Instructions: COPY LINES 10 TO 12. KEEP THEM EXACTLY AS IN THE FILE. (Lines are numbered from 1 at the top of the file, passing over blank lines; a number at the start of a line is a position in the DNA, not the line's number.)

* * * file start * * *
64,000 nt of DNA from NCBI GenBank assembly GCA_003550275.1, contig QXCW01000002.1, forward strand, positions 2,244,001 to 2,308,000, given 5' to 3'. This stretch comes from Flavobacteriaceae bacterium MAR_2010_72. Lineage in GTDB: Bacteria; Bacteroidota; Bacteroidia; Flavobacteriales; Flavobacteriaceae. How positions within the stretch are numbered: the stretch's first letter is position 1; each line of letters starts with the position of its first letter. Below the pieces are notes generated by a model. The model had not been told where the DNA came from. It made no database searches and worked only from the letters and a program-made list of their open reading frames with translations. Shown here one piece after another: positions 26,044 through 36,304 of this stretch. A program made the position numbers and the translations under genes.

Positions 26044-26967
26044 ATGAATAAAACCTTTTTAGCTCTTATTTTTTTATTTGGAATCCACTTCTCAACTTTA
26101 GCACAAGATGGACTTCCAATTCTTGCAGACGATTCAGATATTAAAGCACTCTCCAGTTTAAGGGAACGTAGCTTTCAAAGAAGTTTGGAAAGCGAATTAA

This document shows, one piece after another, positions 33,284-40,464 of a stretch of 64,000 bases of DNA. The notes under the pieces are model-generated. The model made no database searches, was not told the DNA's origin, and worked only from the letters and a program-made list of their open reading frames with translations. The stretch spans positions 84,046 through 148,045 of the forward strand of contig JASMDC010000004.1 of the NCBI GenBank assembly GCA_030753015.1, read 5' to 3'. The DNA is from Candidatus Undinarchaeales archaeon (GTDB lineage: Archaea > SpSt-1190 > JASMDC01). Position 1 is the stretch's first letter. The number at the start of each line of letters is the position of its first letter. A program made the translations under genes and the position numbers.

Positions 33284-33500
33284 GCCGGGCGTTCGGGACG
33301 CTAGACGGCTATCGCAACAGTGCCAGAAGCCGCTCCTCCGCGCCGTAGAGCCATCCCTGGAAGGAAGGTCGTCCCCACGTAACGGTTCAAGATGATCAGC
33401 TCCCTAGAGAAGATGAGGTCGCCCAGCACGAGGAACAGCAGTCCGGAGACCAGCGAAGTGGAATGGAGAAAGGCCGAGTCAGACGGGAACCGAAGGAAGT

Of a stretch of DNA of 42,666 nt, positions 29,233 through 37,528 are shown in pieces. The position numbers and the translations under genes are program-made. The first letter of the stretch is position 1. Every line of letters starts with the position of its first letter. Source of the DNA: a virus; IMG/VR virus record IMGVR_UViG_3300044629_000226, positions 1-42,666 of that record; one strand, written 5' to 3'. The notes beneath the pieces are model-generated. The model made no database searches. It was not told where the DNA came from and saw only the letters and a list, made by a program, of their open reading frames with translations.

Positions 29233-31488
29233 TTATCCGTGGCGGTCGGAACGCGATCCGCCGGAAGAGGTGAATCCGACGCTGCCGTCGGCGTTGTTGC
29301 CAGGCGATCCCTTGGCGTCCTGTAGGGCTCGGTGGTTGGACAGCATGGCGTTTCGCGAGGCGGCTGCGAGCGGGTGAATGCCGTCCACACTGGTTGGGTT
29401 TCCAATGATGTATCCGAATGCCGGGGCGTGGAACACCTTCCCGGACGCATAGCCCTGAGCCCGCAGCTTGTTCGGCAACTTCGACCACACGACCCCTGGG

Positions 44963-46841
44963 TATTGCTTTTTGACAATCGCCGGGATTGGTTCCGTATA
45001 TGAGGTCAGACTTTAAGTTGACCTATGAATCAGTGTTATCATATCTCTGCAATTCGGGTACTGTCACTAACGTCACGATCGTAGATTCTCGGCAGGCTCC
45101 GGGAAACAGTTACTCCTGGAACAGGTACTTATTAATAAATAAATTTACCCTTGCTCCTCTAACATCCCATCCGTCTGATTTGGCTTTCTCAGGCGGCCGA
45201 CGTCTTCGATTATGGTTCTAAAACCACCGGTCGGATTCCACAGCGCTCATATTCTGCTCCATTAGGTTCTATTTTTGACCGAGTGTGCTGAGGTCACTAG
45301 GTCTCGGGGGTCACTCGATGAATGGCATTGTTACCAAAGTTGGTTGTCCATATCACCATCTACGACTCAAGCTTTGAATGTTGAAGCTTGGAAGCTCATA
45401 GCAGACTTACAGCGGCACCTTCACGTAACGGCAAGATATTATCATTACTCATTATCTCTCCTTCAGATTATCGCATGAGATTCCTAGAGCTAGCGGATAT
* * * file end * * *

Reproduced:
Of a stretch of DNA of 42,666 nt, positions 29,233 through 37,528 are shown in pieces. The position numbers and the translations under genes are program-made. The first letter of the stretch is position 1. Every line of letters starts with the position of its first letter. Source of the DNA: a virus; IMG/VR virus record IMGVR_UViG_3300044629_000226, positions 1-42,666 of that record; one strand, written 5' to 3'. The notes beneath the pieces are model-generated. The model made no database searches. It was not told where the DNA came from and saw only the letters and a list, made by a program, of their open reading frames with translations.

Positions 29233-31488
29233 TTATCCGTGGCGGTCGGAACGCGATCCGCCGGAAGAGGTGAATCCGACGCTGCCGTCGGCGTTGTTGC